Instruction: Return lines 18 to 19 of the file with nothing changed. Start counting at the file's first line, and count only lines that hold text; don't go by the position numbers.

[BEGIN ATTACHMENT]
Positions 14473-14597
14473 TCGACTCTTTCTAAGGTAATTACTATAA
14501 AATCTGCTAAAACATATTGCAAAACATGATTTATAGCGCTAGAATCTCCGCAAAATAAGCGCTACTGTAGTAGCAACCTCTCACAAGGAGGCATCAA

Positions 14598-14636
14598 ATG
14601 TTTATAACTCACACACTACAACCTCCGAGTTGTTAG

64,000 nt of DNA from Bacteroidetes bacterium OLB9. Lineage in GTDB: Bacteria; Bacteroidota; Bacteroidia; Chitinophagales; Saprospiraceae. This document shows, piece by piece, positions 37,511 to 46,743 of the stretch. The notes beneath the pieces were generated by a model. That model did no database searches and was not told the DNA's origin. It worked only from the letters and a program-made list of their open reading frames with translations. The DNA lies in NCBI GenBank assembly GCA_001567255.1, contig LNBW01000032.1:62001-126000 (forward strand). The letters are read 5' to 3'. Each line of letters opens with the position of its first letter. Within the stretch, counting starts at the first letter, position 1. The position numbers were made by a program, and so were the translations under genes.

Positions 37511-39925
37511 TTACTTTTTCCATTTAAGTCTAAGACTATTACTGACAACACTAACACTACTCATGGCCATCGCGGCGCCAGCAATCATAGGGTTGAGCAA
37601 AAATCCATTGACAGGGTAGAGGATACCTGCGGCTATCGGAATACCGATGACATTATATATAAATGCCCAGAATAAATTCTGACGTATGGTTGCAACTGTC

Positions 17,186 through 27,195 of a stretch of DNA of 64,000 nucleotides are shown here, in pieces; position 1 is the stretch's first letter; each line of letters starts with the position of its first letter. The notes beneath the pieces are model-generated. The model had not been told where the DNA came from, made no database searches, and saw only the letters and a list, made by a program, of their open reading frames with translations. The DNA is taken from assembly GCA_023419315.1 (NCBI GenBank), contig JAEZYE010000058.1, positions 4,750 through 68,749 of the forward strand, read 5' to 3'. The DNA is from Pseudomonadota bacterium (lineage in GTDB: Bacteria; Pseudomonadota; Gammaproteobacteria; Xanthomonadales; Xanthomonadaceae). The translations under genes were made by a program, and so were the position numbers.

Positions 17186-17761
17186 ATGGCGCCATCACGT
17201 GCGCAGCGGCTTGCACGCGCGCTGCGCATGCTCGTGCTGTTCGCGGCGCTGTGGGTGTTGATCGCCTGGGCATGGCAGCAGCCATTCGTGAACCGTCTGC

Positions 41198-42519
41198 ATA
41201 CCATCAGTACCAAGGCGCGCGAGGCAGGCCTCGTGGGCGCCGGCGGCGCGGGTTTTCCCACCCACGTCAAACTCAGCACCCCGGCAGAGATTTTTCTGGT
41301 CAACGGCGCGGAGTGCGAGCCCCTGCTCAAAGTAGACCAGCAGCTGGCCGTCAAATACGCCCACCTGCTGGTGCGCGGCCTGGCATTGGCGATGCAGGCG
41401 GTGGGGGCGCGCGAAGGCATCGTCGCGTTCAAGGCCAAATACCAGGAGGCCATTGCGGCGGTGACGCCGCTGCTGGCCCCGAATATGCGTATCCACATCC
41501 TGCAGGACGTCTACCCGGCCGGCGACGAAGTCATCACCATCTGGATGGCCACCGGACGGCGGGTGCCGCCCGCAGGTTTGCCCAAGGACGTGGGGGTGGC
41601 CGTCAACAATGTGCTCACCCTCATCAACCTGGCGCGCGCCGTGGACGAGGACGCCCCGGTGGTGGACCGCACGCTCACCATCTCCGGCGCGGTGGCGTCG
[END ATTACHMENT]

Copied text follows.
41301 CAACGGCGCGGAGTGCGAGCCCCTGCTCAAAGTAGACCAGCAGCTGGCCGTCAAATACGCCCACCTGCTGGTGCGCGGCCTGGCATTGGCGATGCAGGCG
41401 GTGGGGGCGCGCGAAGGCATCGTCGCGTTCAAGGCCAAATACCAGGAGGCCATTGCGGCGGTGACGCCGCTGCTGGCCCCGAATATGCGTATCCACATCC